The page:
Drew Sachs: I do believe that Section 406 of the Act should be amended to allow capable states to implement the Public Assistance program themselves, using a Federal "block grant." An estimate of costs could be established early in the disaster, and 50% of that amount could be provided immediately. After 6 months, a revised estimate is established, and 75% of that amount could be provided (including the first block grant amount). Then, after 18 months, a final amount is reached, whereby the State can receive 90% of the total. The remaining 10% could be provided at close-out.
This change would provide States greater control over the program and speed deliver of assistance. It would also significantly reduce the overhead and staff costs to FEMA after a disaster. Rather than having to sustain staff and recovery facilities for many years, FEMA could effectively close its on-scene offices in the first 3-6 or so months for all but the largest disasters, leaving capable states to do the work of implementing the program. As long as such a block grant program is followed by a robust review and audit of state-managed programs, we should be able to achieve both improved program delivery and accountability for taxpayer funds.
Carl Cook: That works for HMGP, so I agree that it could work for PA.
Robert Cullins: How to define "capable states"?
Drew Sachs: I think that's the rub. That will need to be defined, but I'd recommend that be developed with direct State input and not solely at the federal level. Personally, I see it as a combination of staff levels, experience, and audit results.
Paul Jacks: I have long been a proponent of devolvement, but there has to be recognition of the actual costs of state administration.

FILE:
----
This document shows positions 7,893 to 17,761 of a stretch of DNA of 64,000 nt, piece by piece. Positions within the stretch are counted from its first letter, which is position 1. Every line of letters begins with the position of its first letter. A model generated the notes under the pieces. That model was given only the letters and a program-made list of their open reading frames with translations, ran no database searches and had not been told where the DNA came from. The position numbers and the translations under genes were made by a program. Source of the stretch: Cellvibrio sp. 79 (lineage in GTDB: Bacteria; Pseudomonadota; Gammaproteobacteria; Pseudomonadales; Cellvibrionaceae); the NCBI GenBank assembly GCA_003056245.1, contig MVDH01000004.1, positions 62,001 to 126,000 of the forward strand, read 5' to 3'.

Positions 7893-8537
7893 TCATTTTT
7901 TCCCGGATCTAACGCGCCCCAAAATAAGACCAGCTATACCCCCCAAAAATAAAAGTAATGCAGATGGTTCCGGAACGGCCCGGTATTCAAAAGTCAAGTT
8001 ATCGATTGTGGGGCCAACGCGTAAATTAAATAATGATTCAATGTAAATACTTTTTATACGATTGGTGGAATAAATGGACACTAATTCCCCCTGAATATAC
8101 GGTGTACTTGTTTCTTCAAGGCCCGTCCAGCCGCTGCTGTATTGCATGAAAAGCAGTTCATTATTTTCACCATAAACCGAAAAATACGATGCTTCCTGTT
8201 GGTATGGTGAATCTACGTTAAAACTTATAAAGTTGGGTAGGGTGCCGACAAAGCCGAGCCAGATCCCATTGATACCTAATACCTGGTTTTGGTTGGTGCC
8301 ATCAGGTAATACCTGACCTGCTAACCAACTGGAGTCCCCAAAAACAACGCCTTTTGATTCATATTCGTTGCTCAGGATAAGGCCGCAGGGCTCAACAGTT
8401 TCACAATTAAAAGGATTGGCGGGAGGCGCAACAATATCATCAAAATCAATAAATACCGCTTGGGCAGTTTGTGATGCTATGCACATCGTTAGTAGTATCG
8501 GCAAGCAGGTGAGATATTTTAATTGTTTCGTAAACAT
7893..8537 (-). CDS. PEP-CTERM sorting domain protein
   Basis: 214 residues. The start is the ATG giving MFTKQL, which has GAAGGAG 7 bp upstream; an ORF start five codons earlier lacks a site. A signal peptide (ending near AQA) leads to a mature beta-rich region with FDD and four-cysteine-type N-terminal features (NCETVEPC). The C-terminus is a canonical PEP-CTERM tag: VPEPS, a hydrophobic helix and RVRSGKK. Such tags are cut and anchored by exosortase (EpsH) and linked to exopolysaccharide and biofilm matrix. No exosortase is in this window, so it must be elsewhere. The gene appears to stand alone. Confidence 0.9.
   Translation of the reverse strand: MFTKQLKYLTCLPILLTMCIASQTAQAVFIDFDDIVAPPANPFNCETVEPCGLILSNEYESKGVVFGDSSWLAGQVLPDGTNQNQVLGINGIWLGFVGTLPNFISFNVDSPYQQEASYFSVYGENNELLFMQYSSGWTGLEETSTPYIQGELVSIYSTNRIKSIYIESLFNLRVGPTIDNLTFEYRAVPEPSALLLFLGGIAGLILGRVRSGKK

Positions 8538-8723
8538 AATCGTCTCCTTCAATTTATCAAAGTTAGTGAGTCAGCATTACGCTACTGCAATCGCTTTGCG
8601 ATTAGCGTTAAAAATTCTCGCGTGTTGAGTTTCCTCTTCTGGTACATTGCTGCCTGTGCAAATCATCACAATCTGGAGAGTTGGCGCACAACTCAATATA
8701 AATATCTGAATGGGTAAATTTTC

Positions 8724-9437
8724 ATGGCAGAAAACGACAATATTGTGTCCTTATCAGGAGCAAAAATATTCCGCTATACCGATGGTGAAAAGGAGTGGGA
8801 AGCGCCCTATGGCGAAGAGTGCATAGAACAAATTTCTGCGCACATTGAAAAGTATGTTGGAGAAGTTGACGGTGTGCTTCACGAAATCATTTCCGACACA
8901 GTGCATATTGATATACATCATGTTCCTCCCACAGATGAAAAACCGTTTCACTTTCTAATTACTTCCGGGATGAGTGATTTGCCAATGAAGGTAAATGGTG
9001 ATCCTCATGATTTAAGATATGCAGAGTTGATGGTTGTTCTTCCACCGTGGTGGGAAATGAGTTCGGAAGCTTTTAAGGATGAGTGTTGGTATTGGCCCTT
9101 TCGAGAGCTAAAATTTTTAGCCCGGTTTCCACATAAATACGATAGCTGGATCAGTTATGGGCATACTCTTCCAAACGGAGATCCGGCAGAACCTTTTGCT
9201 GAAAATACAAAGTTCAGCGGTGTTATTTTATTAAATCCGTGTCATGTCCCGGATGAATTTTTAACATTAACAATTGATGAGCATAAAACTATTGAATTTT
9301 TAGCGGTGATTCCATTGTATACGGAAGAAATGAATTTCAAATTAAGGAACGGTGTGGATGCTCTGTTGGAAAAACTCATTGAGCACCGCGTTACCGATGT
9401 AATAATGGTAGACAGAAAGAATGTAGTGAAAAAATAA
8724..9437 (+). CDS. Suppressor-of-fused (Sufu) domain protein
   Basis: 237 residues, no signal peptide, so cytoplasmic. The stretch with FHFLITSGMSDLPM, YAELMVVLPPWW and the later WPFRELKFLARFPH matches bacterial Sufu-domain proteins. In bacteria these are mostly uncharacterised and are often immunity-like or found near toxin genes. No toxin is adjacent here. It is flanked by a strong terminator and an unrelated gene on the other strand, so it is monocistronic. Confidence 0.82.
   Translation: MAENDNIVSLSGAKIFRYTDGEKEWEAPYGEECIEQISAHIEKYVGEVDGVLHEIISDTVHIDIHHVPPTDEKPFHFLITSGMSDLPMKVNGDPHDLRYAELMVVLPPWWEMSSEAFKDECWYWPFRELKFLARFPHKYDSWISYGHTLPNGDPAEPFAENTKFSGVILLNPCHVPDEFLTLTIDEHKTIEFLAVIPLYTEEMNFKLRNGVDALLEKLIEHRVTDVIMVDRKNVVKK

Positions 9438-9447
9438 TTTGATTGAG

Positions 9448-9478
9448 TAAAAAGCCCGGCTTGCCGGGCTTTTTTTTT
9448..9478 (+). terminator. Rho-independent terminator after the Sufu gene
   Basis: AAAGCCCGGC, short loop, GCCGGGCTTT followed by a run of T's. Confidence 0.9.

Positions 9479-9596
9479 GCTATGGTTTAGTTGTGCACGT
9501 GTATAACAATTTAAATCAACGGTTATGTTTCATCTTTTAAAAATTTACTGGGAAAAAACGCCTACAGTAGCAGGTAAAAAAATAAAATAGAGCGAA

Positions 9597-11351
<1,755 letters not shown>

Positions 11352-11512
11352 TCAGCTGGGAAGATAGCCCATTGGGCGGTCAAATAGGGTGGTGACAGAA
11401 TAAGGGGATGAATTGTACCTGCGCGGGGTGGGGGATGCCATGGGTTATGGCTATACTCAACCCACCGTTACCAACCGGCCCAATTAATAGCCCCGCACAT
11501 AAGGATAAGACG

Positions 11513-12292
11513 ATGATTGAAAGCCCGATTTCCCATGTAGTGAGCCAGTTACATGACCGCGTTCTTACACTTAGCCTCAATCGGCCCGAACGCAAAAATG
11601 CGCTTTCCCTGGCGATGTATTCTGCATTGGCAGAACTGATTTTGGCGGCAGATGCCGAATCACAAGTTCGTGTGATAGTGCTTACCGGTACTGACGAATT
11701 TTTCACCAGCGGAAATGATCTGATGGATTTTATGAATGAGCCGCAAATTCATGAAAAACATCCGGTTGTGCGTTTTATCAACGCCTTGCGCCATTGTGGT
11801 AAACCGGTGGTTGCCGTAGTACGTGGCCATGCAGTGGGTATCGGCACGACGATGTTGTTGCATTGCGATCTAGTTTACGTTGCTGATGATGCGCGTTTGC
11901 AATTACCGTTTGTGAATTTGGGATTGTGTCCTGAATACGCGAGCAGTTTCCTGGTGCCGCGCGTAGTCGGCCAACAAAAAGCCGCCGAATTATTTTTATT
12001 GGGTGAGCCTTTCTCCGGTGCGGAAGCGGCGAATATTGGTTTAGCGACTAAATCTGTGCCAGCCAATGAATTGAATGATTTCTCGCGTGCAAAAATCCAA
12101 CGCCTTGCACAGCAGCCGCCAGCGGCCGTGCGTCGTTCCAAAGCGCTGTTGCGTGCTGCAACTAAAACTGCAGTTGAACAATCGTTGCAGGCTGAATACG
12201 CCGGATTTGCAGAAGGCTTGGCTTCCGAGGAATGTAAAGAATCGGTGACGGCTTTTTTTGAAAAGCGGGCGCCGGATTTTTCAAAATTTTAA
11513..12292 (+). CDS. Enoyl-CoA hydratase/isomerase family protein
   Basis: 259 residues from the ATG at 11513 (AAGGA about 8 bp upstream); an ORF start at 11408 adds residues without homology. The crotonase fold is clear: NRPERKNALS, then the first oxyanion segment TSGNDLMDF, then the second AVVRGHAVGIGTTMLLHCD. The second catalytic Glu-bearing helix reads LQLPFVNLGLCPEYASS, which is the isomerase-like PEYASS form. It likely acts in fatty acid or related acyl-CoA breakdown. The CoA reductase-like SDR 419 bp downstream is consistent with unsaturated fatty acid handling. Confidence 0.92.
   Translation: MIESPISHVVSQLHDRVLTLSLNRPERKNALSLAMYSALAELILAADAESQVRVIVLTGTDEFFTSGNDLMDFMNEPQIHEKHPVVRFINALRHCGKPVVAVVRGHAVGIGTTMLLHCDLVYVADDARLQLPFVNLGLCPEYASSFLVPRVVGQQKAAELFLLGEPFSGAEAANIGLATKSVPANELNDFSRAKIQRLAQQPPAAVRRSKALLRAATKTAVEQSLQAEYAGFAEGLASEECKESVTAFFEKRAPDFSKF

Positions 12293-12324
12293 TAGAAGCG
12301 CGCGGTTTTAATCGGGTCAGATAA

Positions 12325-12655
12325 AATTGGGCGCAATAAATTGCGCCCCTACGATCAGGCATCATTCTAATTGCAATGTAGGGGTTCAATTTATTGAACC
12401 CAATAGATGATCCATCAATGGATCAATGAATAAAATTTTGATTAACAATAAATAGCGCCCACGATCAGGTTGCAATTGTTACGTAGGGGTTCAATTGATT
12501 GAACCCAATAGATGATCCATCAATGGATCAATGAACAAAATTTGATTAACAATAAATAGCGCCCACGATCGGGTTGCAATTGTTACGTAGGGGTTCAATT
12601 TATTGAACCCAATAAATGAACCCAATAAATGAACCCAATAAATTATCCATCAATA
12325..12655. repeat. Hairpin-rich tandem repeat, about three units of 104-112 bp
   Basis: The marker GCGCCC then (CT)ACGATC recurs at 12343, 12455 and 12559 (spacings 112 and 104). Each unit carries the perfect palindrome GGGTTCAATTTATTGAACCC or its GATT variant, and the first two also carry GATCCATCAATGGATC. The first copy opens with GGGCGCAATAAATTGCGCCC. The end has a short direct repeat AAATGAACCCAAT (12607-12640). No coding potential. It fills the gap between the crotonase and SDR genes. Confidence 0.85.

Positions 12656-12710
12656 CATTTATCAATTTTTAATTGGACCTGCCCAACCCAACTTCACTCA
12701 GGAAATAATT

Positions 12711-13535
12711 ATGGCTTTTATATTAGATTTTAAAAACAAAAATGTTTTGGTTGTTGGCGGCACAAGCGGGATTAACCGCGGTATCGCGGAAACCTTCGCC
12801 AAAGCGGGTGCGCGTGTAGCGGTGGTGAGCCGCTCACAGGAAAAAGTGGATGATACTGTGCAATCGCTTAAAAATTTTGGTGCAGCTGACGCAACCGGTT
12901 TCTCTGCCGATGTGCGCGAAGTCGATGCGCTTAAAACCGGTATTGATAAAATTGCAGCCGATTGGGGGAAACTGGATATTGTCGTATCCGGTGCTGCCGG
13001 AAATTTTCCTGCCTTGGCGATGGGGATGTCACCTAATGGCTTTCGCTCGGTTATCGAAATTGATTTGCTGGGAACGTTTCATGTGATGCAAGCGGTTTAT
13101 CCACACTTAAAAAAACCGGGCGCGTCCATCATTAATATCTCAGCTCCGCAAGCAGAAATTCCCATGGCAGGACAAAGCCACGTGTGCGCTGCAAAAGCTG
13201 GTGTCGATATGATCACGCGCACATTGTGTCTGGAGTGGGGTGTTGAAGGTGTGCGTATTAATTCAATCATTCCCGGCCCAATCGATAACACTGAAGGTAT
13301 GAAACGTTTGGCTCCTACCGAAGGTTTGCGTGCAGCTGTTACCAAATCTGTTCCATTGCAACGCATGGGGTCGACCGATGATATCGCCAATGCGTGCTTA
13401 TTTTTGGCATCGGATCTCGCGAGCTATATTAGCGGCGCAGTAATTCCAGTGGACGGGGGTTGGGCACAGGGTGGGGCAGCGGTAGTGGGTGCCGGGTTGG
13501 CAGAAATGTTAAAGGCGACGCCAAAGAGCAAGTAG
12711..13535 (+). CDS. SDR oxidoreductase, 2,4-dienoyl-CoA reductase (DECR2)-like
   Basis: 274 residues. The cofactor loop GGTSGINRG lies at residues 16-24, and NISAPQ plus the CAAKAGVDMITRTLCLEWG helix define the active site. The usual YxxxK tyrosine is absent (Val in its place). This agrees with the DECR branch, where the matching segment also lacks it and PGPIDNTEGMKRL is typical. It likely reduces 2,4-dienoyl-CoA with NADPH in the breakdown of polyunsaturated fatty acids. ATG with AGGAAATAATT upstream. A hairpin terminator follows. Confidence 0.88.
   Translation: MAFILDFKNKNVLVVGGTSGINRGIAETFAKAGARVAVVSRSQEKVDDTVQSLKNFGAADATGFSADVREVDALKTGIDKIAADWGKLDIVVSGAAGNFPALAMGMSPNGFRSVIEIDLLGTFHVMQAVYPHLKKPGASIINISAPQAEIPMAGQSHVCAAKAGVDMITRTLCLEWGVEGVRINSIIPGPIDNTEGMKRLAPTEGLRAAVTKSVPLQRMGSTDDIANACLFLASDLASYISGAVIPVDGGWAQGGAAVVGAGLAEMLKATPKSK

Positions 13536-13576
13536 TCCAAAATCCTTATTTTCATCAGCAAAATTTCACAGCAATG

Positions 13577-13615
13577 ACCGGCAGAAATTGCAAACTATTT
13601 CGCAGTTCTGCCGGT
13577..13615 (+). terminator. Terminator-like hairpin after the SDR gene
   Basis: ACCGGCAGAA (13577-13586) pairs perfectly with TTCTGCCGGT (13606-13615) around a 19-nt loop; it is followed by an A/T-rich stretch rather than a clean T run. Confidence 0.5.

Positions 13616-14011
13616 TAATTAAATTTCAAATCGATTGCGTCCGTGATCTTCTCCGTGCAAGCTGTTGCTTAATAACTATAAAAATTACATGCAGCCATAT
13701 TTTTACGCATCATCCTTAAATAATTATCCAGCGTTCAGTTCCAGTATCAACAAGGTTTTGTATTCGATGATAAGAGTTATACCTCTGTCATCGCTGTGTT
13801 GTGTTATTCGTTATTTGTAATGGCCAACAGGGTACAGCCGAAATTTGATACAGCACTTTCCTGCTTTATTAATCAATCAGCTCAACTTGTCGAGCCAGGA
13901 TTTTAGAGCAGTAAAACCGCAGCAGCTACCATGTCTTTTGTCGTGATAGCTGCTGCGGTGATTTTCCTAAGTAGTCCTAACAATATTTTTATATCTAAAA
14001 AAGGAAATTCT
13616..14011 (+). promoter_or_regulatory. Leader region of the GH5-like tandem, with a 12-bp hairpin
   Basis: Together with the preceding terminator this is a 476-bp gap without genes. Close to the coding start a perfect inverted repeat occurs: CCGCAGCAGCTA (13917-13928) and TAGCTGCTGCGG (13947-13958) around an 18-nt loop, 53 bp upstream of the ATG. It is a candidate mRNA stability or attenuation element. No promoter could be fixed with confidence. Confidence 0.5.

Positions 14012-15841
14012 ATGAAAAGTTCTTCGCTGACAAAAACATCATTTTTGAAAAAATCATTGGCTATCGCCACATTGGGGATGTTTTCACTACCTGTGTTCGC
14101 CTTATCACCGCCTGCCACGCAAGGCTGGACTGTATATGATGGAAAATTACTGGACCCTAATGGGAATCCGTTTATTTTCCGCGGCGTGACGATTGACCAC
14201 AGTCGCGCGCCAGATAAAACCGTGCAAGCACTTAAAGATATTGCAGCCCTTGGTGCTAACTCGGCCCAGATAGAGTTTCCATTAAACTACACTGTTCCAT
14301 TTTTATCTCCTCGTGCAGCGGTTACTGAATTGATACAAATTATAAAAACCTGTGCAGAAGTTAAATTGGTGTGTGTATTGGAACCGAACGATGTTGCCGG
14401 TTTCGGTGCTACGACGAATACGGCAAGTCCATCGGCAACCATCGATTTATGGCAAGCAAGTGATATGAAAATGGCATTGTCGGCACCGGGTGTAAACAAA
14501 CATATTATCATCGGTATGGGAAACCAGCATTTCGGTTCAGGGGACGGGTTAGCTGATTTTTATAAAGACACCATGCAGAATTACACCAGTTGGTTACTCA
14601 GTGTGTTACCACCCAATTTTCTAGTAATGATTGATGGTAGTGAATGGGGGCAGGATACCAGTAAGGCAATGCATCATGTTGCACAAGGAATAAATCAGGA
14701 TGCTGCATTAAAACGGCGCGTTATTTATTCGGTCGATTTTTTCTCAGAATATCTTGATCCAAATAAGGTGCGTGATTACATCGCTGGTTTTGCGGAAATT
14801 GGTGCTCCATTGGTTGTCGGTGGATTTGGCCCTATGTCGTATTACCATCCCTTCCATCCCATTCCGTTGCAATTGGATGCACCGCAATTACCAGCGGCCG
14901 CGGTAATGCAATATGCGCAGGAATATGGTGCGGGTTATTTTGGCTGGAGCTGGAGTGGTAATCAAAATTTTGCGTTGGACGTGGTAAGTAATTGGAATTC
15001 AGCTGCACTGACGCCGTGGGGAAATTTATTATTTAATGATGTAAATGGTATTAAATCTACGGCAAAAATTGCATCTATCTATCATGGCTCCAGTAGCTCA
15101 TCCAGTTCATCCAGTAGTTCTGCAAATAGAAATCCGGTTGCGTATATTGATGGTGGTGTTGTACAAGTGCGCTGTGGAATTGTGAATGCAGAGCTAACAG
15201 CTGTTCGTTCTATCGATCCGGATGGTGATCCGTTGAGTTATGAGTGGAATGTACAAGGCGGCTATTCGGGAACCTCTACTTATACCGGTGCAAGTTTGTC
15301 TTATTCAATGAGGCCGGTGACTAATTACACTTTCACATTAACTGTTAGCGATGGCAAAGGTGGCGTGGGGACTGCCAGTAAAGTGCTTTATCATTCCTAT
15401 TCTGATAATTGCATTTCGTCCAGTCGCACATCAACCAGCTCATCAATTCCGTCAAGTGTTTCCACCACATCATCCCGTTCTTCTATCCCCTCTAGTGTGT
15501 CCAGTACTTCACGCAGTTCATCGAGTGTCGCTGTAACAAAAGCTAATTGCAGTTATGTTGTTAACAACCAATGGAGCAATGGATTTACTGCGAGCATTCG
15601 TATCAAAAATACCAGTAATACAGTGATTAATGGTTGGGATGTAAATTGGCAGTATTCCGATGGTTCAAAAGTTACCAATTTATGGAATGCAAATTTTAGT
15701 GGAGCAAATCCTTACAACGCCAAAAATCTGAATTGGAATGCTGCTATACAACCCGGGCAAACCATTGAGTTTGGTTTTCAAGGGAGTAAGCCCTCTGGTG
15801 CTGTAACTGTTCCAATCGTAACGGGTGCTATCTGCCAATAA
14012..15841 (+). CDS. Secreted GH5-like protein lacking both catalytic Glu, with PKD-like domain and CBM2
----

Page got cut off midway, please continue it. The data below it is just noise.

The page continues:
Drew Sachs: I also strongly agree with that. The current rules for program and project management from FEMA are insane, and reflect very little of the true costs of managing an event. I really feel that FEMA has tried to over-think this issue. There are many other construction programs at the federal level like Community Development Block Grants (CDBG) for instance, that already have standardized admin and management costs. Generally, they all fall in the 8%-14% range.
Yet FEMA seems to think that the same projects can be managed for 3.34% for PA and 4.48% for HMGP. Personally, I'd like to see them manage their own responsibilities under those programs for those amounts. I think it's better to default to proven government standards elsewhere for construction-based programs, and give up on the calculated formulas and justifications.
Charles Hagerhjelm: Only if the additional costs to manage such a system are eligible for reimbursement, preferably at 100%. This system could relieve FEMA of much of their responsibility as it does for Managing States in HMGP.
Audra Kunf: What about states that have received 'advances' yet are reluctant to distribute the funds lower down?
Drew Sachs: Well, I'm proposing making PA a state-administered program when states show themselves to be capable; that comes with responsibility. States need to determine if they feel comfortable advancing large amounts of funding to their subgrantees. If they do, they can decide to advance funds. If not, or if they want to reduce the risk on the back end through audits, they can provide less or none. It's all about giving states the flexibility to own their own events, and make those decisions for themselves.
Paul Jacks: There are so many good examples of effective federalism out there. It is weird how resistant FEMA has been over the years, although James Lee Witt certainly helped point the program in the right direction in the '90s.